With this easy recipe, you can learn how to make mozzarella cheese at home in about 30 minutes! Includes both microwave and water bath techniques, so that you can make this no matter what.
If you have ever made homemade mozzarella cheese before, you know how delicious it can be.
Just like homemade ricotta, it's an easy cheese that you can make at home in a matter of minutes.
If you are new to making homemade mozzarella cheese, and you feel intimidated, don't be. It's easier than you might think!
- Whole milk from cows is the best. However, you can use 2%, 1%. Skim milk likely won't have enough fat content.
- Don not use UHT pasteurized milk. This is milk that is pasteurized at very high heat, effectively destroying enzymes needed to make the milk coagulate. You will end up with a soupy cottage cheese like mixture.
- Unfortunately, most organic milks are UHT pasteurized. Check the label on the carton; homogenized, and pasteurized are fine.
- Raw milk, or farm fresh milk can be used, but if you are pregnant or nursing then check with your doctor first.
Rennet comes in tablet and liquid forms.
Typically, you can use either ¼ of a rennet tablet or ¼ teaspoon of liquid rennet.
If you are using Junket brand rennet tablets you will need to use two tablets for this recipe. For some reason, it's formulated differently than other rennet.
Citric acid is just the same thing that is found in citrus fruits that makes it tart. We use it to help coagulate the milk. You can find it at almost any grocery store in the canning section.
Choose citric acid powder, like Ball brand.
- You must have an instant read thermometer that can tell you immediately when the milk has reached certain temperatures. An instant read digital thermometer works great here.
- A slotted spoon, for scooping the large curds.
- A colander, strainer, or cheese cloth for draining the initial whey off.
- You will need gloves because you must handle, squeeze and stretch the cheese when it's very hot. Heat safe gloves, like rubber cleaning gloves (unused) work great. I've also been able to wear two pairs of regular nitrile gloves; make sure they are powder free.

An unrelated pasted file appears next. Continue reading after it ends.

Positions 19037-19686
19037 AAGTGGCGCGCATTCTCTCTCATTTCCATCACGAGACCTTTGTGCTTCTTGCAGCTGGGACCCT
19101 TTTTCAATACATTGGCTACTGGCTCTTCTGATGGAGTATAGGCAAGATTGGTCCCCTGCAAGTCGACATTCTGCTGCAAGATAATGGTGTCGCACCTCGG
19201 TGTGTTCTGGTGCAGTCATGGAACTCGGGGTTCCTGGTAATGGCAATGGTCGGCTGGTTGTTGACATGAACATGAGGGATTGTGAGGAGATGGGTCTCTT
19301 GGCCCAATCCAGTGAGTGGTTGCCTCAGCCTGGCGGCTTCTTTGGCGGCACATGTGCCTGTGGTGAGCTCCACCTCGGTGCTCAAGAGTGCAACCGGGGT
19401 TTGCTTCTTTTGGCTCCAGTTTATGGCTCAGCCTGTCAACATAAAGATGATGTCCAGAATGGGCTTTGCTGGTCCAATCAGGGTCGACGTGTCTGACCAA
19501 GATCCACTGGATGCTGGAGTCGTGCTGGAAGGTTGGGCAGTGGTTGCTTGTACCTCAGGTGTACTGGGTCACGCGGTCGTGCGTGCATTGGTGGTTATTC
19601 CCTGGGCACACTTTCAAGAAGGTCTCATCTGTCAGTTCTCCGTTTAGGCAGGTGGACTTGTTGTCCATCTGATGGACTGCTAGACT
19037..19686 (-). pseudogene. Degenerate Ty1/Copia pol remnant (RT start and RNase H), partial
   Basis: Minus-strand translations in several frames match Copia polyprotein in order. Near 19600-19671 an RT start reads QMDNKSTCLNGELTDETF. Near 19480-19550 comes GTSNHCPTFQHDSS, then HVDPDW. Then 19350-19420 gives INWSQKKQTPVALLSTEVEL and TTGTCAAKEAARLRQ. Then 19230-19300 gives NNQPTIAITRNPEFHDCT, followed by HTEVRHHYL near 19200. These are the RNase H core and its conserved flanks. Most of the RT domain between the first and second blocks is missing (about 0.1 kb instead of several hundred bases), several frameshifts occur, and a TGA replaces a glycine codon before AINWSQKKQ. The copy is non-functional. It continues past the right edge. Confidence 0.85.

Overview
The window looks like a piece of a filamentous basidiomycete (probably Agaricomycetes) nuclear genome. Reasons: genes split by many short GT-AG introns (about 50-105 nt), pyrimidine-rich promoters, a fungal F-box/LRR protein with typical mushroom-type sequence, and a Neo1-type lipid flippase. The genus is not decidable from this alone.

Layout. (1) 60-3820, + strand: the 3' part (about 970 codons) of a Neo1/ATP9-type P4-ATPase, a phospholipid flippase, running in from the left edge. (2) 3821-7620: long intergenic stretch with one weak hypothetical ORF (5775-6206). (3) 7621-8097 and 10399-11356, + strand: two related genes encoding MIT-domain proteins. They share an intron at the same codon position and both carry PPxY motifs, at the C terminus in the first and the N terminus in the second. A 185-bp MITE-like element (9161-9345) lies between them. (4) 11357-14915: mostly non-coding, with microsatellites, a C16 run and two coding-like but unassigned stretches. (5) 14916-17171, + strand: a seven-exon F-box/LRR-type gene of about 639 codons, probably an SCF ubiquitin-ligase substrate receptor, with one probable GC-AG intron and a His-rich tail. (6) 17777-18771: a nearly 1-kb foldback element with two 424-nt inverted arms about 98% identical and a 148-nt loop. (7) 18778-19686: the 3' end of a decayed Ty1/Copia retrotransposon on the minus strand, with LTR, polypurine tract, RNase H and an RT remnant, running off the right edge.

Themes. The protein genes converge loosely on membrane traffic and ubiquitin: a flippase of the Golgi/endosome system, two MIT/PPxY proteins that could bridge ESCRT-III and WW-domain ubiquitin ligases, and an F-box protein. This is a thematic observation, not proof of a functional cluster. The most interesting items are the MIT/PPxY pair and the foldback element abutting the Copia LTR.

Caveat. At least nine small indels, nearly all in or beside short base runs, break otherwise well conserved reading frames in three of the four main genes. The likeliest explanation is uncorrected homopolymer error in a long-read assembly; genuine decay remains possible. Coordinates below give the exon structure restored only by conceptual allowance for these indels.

- A large pot, extra bowls, spoons, or cups. Use what you have on hand already in your kitchen.
The directions can be organized, and more easy to follow, if we divide them into phases. We can label them in order, as follows: the first heat, coagulating, the second heat, straining, and stretching.
Let's refer to the beginning phase as "The First Heat" because there are separate times that you heat the curds, and they have their own, specific steps.
To do the 'first heat', get your pot ready. You'll need a pot large enough to hold a gallon of milk.
Put the water and citric acid in and stir until it's dissolved. This can just be done on the counter top.
Then, pour all of the milk in and give a gentle stir to mix (photo 1). You'll notice the milk begin to curdle a little bit already from the citric acid.
Take the pot to the stove top, and heat on medium high heat until the milk reaches 90°F. (photo 2).
While the milk comes to temperature, stir the rennet and the water together until dissolved, and once it reaches 90°F, remove the pot from the heat and stir in the dissolved rennet (photos 3 and 4).
With the pot off the heat, put the lid on and leave it undisturbed for 10 minutes. Don't remove the lid during this time. Don't stir anything.
The curds should come together and form a more solid mass during this time.
After 10 minutes, remove the lid. Use a long knife or offset spatula and cut a grid shape in the pot, as shown below, reaching all the way to the bottom of the pot.
If it hasn't formed a congealed looking mass, give it another 10 minutes longer, covered and undisturbed.
Depending on the quality of milk you used, and how high it was heated during the pasteurization process, you may have loose squares or tight, solid squares.
Take note of your brand of milk at this point, because the more formed they are, the better.
Take the pot back to the stove pot. On medium-high heat, heat the curds up to 105-106 degrees using your digital instant read thermometer.
Fold the curds just a little to distribute the heat, and avoid breaking them up too much. They should tighten up as they heat.
Once the curds have reached 105-106 degrees, remove them from the heat again.
Use either a colander, mesh strainer, or cheese cloth folded to three layers thick.
Place the strainer or cheesecloth over a larger bowl, and carefully pour in the curds (photo 5 below).
If using a colander, use a slotted spoon to ladle the curds out of the liquid and into the straining cloth or colander.
(This is because strainers have larger holes, and you don't want to lose some curds through them, so carefully ladling them is a better option when working with colanders and strainers).